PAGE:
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Remote learning in higher education: What’s next?

Universities across the UK, and the world, have entered new educational territory recently, due to the coronavirus pandemic. We look at what’s next for them, and how ebb3 can help them to deliver excellence.

Many higher education institutions faced a scramble to transition from in-person to remote learning last year when the first national lockdown hit – and for many that process is still not complete. A lot of faculty members have managed to establish new routines that work for them and their students, but many are still struggling with working out how to teach their course through an online platform that they are still not quite sure how to use.

Students themselves are also having to adjust to a new way of learning, without social connections and the energy that comes with an in-person learning experience. After all, there were only very low numbers of students who were learning online exclusively before the COVID-19 crisis hit.

Now that we are 18 months down the line from the first lockdown, and life is slowly reopening up again, what comes next? This article takes a look at five actions higher education institutions should take to help improve student engagement and learning while they are operating remotely. Although it looks like students may return to campus for the autumn term at the moment, it could be that things change again over the summer, and education has to take place remotely for longer.

So, it is important that Universities learn what is working for their students and what isn’t, and position themselves to create an experience that will enhance their teaching capabilities in the long term.

Focus on accessibility.

Moving from an on-campus learning experience to a remote one raises lots of issues to do with accessibility and equality. The main challenge faced by higher education institutions in this respect is to ensure all students have the technology they need to be able to learn remotely. This could be by offering help with internet access and laptop rentals, to help students get equipped at a lower cost.

On top of the technical challenges associated with remote access, there are also emotional, social and human needs that need to be addressed before students are able to learn such as housing, food and money. Those students with learning disabilities also need attention paying to them as well, to ensure their support resources do not get overwhelmed.

Ensure teaching staff are supported

Most higher education professors are working hard to ensure their students are being taught to the same standard remotely, as they would be in person, despite their own lives being disrupted. What works for one University may not work for another, as it will depend on what technology they have available and what disciplines they are teaching, but there are some general ways in which the institution as a whole can help:

  • Offer more teaching support to faculty members through outreach engagement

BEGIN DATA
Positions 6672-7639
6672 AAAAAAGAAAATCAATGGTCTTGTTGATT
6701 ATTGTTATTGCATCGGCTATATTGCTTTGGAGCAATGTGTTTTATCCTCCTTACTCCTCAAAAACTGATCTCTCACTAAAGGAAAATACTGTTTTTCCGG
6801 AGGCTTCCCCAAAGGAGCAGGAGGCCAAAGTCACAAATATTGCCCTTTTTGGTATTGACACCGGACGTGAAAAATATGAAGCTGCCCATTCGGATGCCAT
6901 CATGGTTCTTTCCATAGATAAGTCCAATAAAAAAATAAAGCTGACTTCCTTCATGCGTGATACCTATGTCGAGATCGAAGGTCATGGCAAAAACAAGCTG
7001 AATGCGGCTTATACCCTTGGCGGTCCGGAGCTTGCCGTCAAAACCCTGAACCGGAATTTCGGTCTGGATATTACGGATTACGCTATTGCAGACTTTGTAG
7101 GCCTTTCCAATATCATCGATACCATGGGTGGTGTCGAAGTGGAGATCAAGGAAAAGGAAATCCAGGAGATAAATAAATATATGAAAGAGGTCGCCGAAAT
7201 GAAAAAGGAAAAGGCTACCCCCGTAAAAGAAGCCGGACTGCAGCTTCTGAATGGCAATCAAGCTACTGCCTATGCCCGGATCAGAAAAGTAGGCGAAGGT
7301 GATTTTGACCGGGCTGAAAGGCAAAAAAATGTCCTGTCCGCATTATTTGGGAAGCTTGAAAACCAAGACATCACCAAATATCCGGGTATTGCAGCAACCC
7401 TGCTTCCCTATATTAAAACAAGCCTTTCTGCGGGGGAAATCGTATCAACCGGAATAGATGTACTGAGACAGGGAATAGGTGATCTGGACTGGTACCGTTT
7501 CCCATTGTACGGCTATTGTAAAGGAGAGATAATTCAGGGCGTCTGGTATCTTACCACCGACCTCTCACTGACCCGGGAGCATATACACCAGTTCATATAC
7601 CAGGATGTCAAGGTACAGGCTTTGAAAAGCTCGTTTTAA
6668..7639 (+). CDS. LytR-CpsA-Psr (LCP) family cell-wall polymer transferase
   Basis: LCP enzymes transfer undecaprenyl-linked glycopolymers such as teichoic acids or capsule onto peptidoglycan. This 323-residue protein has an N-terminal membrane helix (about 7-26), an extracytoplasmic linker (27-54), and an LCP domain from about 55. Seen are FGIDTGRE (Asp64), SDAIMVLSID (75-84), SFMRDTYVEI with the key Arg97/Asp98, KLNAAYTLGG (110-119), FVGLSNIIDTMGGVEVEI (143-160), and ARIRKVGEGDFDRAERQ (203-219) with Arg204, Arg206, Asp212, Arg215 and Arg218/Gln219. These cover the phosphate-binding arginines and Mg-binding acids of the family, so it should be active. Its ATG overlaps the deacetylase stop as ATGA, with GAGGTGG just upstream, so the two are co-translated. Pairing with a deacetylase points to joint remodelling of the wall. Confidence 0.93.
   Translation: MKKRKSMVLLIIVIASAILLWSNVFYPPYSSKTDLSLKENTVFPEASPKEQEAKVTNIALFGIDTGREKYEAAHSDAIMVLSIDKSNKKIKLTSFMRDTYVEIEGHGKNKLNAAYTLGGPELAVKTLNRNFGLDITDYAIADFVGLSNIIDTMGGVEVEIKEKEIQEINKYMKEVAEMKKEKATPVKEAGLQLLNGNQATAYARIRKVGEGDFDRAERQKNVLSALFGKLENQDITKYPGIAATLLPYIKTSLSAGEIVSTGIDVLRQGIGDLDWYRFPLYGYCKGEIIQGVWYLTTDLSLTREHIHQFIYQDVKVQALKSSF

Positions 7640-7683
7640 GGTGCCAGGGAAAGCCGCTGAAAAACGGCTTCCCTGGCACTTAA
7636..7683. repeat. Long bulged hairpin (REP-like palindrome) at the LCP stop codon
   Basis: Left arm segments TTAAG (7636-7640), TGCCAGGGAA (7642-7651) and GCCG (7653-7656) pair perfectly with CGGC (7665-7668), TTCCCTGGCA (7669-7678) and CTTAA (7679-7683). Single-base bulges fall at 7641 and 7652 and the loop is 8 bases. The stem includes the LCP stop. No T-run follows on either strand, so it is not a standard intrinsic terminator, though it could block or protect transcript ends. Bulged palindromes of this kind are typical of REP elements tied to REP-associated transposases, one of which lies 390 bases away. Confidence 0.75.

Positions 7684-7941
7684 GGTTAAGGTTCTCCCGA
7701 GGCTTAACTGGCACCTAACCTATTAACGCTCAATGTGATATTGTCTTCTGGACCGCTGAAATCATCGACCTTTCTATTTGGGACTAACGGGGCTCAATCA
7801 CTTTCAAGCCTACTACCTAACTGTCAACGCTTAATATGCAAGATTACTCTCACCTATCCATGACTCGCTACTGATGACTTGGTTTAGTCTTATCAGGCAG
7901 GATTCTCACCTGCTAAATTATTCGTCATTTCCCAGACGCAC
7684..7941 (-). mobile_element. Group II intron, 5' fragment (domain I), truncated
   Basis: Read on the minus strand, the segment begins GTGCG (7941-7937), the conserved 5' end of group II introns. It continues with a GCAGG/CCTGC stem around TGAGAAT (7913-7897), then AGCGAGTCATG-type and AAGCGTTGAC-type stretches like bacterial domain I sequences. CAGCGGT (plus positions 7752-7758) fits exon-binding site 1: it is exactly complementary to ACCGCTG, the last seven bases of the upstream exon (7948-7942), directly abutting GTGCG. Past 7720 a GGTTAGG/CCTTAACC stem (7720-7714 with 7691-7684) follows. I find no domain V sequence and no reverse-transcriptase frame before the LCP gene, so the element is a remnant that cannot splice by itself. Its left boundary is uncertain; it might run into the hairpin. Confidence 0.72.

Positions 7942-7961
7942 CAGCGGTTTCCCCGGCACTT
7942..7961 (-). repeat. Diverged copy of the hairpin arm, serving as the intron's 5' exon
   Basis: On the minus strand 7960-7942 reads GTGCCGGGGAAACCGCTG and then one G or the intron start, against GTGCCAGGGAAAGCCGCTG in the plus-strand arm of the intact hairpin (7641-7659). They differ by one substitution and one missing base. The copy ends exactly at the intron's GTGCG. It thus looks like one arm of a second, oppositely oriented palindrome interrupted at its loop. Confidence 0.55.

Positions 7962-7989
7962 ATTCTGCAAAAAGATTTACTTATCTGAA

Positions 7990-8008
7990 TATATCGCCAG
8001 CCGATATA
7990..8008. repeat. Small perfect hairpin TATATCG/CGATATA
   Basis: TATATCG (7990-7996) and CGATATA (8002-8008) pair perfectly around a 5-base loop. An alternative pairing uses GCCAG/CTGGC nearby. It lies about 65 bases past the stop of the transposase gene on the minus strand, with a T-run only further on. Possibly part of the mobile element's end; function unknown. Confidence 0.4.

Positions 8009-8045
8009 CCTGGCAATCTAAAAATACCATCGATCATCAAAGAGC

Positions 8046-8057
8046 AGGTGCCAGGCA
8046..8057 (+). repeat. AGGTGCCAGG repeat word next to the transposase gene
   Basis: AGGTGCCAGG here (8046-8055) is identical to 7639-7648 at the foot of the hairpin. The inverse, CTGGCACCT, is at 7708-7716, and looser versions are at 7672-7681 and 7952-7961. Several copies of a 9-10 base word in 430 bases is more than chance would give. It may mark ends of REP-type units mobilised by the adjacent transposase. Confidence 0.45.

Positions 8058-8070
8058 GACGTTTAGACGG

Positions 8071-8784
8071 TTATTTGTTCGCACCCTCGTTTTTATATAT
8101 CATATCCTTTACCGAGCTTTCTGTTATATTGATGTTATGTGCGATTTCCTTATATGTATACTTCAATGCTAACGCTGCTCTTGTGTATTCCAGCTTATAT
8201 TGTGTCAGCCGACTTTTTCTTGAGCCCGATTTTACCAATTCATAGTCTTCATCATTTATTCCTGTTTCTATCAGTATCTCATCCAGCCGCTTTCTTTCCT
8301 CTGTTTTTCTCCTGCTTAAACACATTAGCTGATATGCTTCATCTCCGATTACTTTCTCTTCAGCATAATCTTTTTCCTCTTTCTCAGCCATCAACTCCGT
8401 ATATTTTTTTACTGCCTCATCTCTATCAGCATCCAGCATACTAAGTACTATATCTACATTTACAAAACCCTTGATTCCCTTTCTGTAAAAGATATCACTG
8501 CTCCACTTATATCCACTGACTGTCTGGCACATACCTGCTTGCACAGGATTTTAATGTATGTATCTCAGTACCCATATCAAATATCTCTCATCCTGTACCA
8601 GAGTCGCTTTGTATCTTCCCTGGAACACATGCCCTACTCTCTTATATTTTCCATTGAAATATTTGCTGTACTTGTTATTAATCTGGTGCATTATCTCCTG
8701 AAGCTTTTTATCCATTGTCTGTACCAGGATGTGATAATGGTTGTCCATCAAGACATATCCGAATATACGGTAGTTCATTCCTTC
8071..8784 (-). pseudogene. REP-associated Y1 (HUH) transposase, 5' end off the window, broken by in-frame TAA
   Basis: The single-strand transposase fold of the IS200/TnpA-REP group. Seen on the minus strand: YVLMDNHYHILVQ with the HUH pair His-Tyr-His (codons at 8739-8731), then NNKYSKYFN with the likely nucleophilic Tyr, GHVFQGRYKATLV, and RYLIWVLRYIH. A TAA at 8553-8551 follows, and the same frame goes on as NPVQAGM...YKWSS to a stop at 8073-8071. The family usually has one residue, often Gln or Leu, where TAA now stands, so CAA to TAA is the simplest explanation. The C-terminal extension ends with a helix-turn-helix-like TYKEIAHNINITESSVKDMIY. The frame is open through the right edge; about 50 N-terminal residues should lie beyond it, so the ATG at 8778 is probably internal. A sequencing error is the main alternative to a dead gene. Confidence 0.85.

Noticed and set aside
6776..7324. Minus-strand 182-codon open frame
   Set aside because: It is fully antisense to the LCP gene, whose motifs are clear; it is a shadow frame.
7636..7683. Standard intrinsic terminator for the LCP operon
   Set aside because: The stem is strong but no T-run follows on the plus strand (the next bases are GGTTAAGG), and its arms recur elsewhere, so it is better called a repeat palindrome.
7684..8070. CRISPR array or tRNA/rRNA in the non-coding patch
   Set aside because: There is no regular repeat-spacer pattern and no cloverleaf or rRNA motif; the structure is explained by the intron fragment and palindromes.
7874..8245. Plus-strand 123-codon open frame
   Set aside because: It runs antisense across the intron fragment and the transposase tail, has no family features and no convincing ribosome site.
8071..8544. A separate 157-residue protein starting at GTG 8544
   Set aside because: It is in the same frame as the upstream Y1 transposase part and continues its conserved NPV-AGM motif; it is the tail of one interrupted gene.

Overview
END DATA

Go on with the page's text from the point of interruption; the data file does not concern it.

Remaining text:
• Use online forums so that all staff members can share best practices

  • Set up a structure that enables staff members to get regular feedback on their remote teaching

  • Invest in training sessions for staff over the summer to help them master the online world and test new technology that could meet their specialised needs

Move campus life online

For many students, the value of higher education is not just about the academic coursework but also their life on campus, so as more institutions move towards remote learning there also needs to be thought put into how virtual spaces could be used to enable the community as a whole to interact too.

They could use a central student place to help students to organise study groups and connect with advisors, and also build tutoring networks to help with student engagement. Technology can really help with this.

Identify stakeholders and use them wisely

Whatever size the college or university is, and whether it’s a public or private one, they all have one thing in common – a wealth of human talent. The key to succeeding in this new normal we are all facing is to draw on this talent to help to address the most pressing issues.

For example, many students are already technologically savvy and they could be used to coach other students and even faculty members on how to use online tools to help them with the transition to online learning.

Invest in cybersecurity

The rushed efforts to move learning online at the start of the first national lockdown last year increased the risk of cyberattacks with many universities already having to deal with unwelcome visitors disrupting their online classes. Many of these problems could be prevented through the use of good cybersecurity processes to close up any gaps and ensure data and security privacy while allowing teaching and learning to go on.

The following security actions can be taken to support online learning:

  • Implementing safe remote-learning protocols including virtual private networks (VPNs) and adequate cloud storage to secure the tools used for teaching and learning

  • Educating all students and faculty members about malware attacks and phishing

  • Adapt how the institution teaches, works and secures its learning capabilities by adding support capacity

  • VDI is more easily managed from a central point

Many UK universities have managed to shift to remote teaching and learning, with limited experience and training – and this forced and abrupt move has not been easy. Take the pressure out of delivering remote classes with ebb3’s virtual workplaces which allow teachers and students to access large applications via any device. Ebb3 is perfectly placed to deliver your remote working requirements, so please get in touch today to find out how.

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